No MeSH data available.


Related in: MedlinePlus

A. Conserved domains on AHL-lactonase (Bacillus sp. SB4) [gi/40388447/gb/AAR85482.1], B. Conserved domains on AHL-acylase (Ralstonia sp. XJ12B) [gi/28376389/gb/AAO41113.1].
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Figure 1: A. Conserved domains on AHL-lactonase (Bacillus sp. SB4) [gi/40388447/gb/AAR85482.1], B. Conserved domains on AHL-acylase (Ralstonia sp. XJ12B) [gi/28376389/gb/AAO41113.1].

Mentions: From the literature available in public domains, we collected protein sequences for AHL-lactonase from Bacillus sp. SB4 (Accession No. AAR85482.1) and AHL-acylase from Ralstonia sp. XJ12B (Accession No. AAO41113.1) from NCBI Protein database. The nucleotide sequences of corresponding protein sequences for the MEME signature analysis were downloaded from the NCBI Genbank. The conserved domains of these enzymes from reference organisms have been presented in Fig. (1). We used BLASTP for the similarity searches and NCBI Conserved Domains [36, 37], for conserved domain search. The selected sequences were analyzed to get similar sequences and Conserved Domains of each BLAST hit. We selected parameter for Max target sequences in BLASTP as ~250 hits (BLOSUM 62 Matrix), as it gives results with large number of sequences from same species.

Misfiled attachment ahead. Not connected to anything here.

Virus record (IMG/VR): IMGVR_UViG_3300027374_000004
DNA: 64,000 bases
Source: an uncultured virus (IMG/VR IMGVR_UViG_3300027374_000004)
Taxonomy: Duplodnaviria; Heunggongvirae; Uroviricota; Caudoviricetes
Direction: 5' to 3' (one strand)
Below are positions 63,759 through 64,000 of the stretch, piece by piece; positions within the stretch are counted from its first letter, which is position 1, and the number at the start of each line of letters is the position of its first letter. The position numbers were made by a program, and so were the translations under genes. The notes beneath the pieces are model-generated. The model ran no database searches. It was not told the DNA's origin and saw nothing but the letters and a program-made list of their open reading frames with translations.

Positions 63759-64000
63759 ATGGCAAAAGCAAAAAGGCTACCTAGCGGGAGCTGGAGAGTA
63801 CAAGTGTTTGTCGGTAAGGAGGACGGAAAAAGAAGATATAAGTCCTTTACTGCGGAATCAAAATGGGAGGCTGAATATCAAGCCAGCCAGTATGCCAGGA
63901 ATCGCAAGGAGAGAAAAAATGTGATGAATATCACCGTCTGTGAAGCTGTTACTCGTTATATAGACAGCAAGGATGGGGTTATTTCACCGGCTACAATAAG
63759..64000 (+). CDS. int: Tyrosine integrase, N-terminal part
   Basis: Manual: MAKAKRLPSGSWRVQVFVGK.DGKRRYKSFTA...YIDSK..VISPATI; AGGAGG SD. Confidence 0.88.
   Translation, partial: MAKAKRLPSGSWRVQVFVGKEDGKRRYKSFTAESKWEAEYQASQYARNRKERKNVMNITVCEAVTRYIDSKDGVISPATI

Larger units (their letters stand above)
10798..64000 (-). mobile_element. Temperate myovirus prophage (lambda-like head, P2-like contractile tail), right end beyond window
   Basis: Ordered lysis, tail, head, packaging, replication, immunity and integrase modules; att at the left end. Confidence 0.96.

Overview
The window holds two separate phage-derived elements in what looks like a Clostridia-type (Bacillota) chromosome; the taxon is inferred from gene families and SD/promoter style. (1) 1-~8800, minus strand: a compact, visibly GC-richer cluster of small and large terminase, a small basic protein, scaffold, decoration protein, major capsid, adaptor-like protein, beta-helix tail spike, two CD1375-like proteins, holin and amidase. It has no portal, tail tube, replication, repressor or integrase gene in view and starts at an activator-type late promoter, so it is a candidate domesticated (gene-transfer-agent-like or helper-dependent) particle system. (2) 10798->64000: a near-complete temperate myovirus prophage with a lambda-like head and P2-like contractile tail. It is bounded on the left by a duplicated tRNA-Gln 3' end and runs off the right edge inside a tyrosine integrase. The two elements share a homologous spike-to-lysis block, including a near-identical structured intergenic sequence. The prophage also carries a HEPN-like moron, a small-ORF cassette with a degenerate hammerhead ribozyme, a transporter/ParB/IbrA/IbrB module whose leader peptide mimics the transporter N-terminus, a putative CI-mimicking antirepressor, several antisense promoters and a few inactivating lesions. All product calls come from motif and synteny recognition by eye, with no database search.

Genomic analysis reveals versatile organisms for quorum quenching enzymes: acyl-homoserine lactone-acylase and -lactonase.

Kalia VC, Raju SC, Purohit HJ - Open Microbiol J (2011)

A. Conserved domains on AHL-lactonase (Bacillus sp. SB4) [gi/40388447/gb/AAR85482.1], B. Conserved domains on AHL-acylase (Ralstonia sp. XJ12B) [gi/28376389/gb/AAO41113.1].
© Copyright Policy - open-access
Related In: Results  -  Collection

License
Show All Figures
getmorefigures.php?uid=PMC3106361&req=5

Figure 1: A. Conserved domains on AHL-lactonase (Bacillus sp. SB4) [gi/40388447/gb/AAR85482.1], B. Conserved domains on AHL-acylase (Ralstonia sp. XJ12B) [gi/28376389/gb/AAO41113.1].
Mentions: From the literature available in public domains, we collected protein sequences for AHL-lactonase from Bacillus sp. SB4 (Accession No. AAR85482.1) and AHL-acylase from Ralstonia sp. XJ12B (Accession No. AAO41113.1) from NCBI Protein database. The nucleotide sequences of corresponding protein sequences for the MEME signature analysis were downloaded from the NCBI Genbank. The conserved domains of these enzymes from reference organisms have been presented in Fig. (1). We used BLASTP for the similarity searches and NCBI Conserved Domains [36, 37], for conserved domain search. The selected sequences were analyzed to get similar sequences and Conserved Domains of each BLAST hit. We selected parameter for Max target sequences in BLASTP as ~250 hits (BLOSUM 62 Matrix), as it gives results with large number of sequences from same species.